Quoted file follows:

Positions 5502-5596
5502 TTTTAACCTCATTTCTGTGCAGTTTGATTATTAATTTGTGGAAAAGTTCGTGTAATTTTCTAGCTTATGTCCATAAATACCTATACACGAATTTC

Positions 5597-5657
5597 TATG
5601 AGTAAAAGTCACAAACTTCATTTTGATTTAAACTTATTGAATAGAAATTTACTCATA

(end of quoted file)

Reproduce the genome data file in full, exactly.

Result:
Positions 5502-5596
5502 TTTTAACCTCATTTCTGTGCAGTTTGATTATTAATTTGTGGAAAAGTTCGTGTAATTTTCTAGCTTATGTCCATAAATACCTATACACGAATTTC

Positions 5597-5657
5597 TATG
5601 AGTAAAAGTCACAAACTTCATTTTGATTTAAACTTATTGAATAGAAATTTACTCATA